The epicentre for creative growth in the South Island

Fourteen years ago, John Plato and his partner Lisa set out to carve for themselves a slice of the agency pie in their own hometown – Christchurch. A decade and a half down the track, they’re proving you don’t have to be amongst the big players in Auckland to make a splash.

Both from the South Island, the pair remain passionate about proving Christchurch’s place on the agency map – but it hasn’t been without its hurdles. Shortly after they opened their doors in 2007, the Global Financial Crisis hit, with businesses far and wide tightening their purse strings as the crisis took hold. This was followed a few years later by the far more local emergency of the Christchurch earthquakes, the after effects of which the city is still rebuilding from.

Despite the huge ups and downs around them, founder and chief executive John Plato is philosophical about what it means for Plato Creative.

“One thing we’ve found in business is that every time there’s a crisis we’ve taken the attitude that it creates opportunity and a chance to recruit new people. We don’t play it safe.”

Having a growth mindset has defined Plato’s approach to the agency. While they experienced a steady, organic growth in the years before the 2011 Christchurch Earthquake, in more recent years that pace of growth has accelerated to the point where they now boast 60 employees in their ranks.

“It was always our intention to have an agency here and put Christchurch on the map in the agency world. There have been great agencies down here over the years but they haven’t had the same exposure as Auckland and Wellington agencies and we’re trying to change that. That’s our mission.”

Plato Creative has no plans to slow down that pace. In February 2022, the agency launched a national recruiting campaign – particularly targeting creatives in Auckland, hoping to entice talent with an opportunity on the ‘mainland’.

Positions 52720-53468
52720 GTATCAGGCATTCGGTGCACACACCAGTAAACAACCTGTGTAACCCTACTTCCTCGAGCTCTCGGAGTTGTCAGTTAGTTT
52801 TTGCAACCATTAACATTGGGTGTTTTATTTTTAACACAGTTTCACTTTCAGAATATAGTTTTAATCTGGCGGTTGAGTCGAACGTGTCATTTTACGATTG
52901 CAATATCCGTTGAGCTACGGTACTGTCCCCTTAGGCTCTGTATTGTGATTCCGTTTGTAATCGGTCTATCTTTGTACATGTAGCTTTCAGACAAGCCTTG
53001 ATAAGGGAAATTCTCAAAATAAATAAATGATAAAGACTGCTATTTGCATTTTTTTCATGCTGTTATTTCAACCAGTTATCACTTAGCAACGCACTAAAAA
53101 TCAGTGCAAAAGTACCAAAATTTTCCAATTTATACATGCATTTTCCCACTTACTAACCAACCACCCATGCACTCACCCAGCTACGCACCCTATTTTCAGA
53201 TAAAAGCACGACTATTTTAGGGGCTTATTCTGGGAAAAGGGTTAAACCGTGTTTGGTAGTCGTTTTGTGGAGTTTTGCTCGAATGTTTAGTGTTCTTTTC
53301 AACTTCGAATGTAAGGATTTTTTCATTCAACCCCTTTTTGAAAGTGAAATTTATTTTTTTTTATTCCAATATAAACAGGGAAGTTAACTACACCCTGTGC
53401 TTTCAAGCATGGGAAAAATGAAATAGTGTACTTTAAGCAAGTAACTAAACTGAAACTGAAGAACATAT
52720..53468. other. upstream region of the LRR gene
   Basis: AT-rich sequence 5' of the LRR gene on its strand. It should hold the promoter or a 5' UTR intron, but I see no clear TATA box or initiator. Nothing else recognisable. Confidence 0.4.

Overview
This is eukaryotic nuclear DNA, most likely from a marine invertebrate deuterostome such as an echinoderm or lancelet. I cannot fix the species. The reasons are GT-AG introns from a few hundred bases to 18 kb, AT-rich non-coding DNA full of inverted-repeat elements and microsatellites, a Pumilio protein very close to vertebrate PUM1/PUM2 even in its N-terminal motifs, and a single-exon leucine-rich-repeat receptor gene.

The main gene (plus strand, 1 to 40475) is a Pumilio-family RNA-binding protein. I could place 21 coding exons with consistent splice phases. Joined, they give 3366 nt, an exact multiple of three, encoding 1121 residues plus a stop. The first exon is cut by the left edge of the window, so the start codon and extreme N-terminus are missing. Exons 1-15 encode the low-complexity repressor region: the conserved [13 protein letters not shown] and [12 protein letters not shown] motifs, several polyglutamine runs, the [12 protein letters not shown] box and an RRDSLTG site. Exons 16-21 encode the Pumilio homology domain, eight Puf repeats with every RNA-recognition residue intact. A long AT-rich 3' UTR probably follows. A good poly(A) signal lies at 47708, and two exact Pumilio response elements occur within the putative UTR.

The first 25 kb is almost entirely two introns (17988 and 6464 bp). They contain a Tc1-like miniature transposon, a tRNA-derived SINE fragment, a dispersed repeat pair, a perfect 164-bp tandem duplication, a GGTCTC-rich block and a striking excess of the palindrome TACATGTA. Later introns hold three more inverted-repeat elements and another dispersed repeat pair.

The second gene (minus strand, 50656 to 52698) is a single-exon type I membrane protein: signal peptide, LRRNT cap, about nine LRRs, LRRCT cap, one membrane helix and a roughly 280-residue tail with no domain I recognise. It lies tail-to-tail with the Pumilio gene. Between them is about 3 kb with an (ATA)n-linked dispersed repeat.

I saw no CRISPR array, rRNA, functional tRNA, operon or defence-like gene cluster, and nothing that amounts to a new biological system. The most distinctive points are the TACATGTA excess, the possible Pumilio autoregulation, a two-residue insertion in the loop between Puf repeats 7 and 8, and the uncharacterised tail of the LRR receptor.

“We’re promoting Christchurch as a great place to live and work. There are so many obvious plusses here like the cost of living, lifestyle and travel opportunities,” Plato says. “Primarily we want to entice people with the opportunity to work for an ambitious agency and accelerate what we’re doing down here in the South Island.”

The team are currently advertising more than 10 senior roles and are aiming to take more of a national view from a Christchurch base. In Christchurch, Plato Creative is the largest agency by some margin, which Plato says can create a challenge when hiring locally.

“The opportunity to recruit in Christchurch is more limited. In Auckland there is the traditional agency sector and there are a lot more people floating around. We don’t want senior creatives thinking that in order to have a world-class career they need to be in Auckland, we don’t believe that is true.”

The growth mindset Plato Creative embraces internally extends to many of the clients they work with. The team likes to work with briefs that help clients build and grow their brands. For example, Plato worked with Giesen Wines to name and create a new brand after the success of their 0% alcohol-removed sauvignon blanc. The result is Strange Nature, the world’s first and only grape-based gin, with its distinctive green tinted, ribbed bottle the result of the Plato team’s extensive research.

Part of Plato Creative’s offering is to play not just a creative role for their clients but a commercial one as well. Plato Creative is represented on some clients’ boards, a situation which is unique in the Christchurch market. Plato says the team likes to give their clients’ leadership a chance to integrate with the agency.